Investigation into Nadir 'bribes' memo launched: Accountants' institute examines evidence

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The Independent Online
THE Institute of Chartered Accountants is examining evidence that partners in Britain's largest accountancy firm were prepared to pay 'bribes' in order to recover Turkish assets belonging to companies in the Polly Peck group formerly owned by the fugitive tycoon Asil Nadir.

On Thursday the Independent published details of an internal Coopers & Lybrand memorandum that refers to the payment of 'bribes' as part of a proposed deal to sell a printing press to raise money for Polly Peck creditors. The author, Stuart Smith, a partner in the department dealing with the administration of Polly Peck, recommended that the sale - despite the apparent need for 'bribes' - go ahead.

The memo was leaked to Nadir, who is charged with theft and false accounting involving about pounds 30m. He forwarded it to the Turkish authorities.

One Polly Peck administrator, Michael Jordan, who is a senior partner at Coopers, and his legal adviser, were in Turkey on business when they were detained and interviewed by police earlier this week in connection with allegations that Coopers were prepared to pay bribes. Mr Jordan returned home yesterday but declined to comment. It emerged yesterday that Turkish lawyers acting for Coopers had written to Mr Smith before he circulated his memo advising that the sale should go ahead only if it 'was completely legal'. The memo made clear that the administrators would only countenance an arrangement that would not 'cause speculations'. It is not clear why, in the light of this, Mr Smith mentioned 'bribes' in his memo. Coopers said last night that the memo was an account of a meeting, and that Mr Smith was reflecting language used during the discussion. He declined to comment.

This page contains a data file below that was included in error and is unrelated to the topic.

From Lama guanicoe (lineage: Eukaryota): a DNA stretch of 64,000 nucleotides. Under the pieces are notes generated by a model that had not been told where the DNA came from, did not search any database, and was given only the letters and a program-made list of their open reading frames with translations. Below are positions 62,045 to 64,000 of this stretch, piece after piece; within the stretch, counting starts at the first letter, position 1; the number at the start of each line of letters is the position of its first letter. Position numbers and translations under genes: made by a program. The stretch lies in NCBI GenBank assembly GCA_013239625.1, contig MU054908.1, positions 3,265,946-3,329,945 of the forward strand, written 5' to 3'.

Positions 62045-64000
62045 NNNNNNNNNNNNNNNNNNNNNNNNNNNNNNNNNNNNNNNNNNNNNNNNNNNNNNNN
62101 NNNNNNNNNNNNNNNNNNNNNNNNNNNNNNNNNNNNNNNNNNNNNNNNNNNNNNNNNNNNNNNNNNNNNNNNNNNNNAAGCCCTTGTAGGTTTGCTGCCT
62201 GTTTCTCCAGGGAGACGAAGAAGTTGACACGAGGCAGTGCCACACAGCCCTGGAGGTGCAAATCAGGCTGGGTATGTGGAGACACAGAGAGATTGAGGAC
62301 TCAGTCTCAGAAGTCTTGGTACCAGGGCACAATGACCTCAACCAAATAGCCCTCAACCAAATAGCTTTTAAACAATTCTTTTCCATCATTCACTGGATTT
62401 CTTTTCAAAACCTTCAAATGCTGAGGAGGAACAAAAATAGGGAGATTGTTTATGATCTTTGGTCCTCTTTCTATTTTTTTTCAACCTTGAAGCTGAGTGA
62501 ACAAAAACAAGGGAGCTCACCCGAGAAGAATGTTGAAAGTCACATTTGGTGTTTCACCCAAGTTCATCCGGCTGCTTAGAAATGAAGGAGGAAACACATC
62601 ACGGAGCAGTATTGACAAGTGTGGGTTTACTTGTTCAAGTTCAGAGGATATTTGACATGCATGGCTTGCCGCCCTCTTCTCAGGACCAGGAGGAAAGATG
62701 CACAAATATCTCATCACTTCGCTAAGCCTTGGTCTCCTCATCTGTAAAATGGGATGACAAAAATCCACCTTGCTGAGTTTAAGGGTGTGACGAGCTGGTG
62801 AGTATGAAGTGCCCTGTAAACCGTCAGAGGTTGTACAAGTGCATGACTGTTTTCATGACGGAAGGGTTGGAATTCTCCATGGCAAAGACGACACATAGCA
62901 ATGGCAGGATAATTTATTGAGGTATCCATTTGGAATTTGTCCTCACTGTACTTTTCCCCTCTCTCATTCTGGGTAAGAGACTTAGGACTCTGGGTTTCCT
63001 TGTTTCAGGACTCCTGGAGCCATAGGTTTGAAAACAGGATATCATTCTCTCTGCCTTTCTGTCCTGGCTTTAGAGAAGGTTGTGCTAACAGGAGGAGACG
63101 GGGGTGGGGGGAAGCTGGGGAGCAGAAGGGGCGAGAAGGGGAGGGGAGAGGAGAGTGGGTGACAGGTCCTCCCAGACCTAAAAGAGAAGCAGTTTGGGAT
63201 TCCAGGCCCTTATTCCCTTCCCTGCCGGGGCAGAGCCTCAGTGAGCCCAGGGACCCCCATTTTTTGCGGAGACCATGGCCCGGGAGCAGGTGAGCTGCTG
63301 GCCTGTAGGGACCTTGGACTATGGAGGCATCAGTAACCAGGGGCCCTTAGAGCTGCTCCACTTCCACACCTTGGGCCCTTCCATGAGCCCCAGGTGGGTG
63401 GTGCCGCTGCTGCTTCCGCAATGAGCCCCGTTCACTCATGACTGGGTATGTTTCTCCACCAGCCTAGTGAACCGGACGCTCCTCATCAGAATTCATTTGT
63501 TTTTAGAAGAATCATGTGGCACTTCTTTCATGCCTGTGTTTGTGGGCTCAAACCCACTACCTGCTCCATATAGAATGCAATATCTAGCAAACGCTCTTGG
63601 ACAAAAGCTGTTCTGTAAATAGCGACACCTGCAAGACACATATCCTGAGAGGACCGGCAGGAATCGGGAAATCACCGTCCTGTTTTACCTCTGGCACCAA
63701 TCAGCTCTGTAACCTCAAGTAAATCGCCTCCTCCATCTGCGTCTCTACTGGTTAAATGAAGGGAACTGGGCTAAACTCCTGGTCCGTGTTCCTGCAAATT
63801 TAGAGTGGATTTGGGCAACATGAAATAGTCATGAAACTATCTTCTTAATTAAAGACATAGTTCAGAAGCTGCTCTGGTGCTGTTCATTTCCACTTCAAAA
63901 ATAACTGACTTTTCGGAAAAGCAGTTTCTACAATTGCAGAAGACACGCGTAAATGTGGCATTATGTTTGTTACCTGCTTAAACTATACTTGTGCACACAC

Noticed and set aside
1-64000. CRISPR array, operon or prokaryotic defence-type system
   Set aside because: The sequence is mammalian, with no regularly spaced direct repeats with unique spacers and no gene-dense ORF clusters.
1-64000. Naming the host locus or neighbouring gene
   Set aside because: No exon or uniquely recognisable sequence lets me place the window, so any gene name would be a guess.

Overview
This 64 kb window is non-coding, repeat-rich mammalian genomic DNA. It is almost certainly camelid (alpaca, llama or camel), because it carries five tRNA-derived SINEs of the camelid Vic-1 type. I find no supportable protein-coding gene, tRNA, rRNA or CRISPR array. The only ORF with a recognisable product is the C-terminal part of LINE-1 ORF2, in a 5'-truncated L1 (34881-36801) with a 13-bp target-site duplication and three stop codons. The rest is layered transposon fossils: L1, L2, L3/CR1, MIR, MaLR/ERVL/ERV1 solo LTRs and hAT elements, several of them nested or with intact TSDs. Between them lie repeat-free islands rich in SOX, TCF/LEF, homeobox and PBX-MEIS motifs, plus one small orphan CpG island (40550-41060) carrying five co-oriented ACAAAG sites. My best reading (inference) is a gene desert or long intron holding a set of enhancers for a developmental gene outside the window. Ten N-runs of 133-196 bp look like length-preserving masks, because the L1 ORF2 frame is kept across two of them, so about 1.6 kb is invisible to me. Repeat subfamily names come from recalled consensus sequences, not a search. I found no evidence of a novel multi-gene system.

Coopers added that the deal did not go through and that the advice of the Turkish lawyers was followed. The reference to 'bribes' in the memo was 'careless wording'. Mr Smith is said to accept that it was an 'unfortunate word to use'. A source said: 'The firm does not do bribes - the wording was stupid, yes; but not sinister.'

The professional misconduct committee of the Institute of Chartered Accountants said that it was making inquiries.

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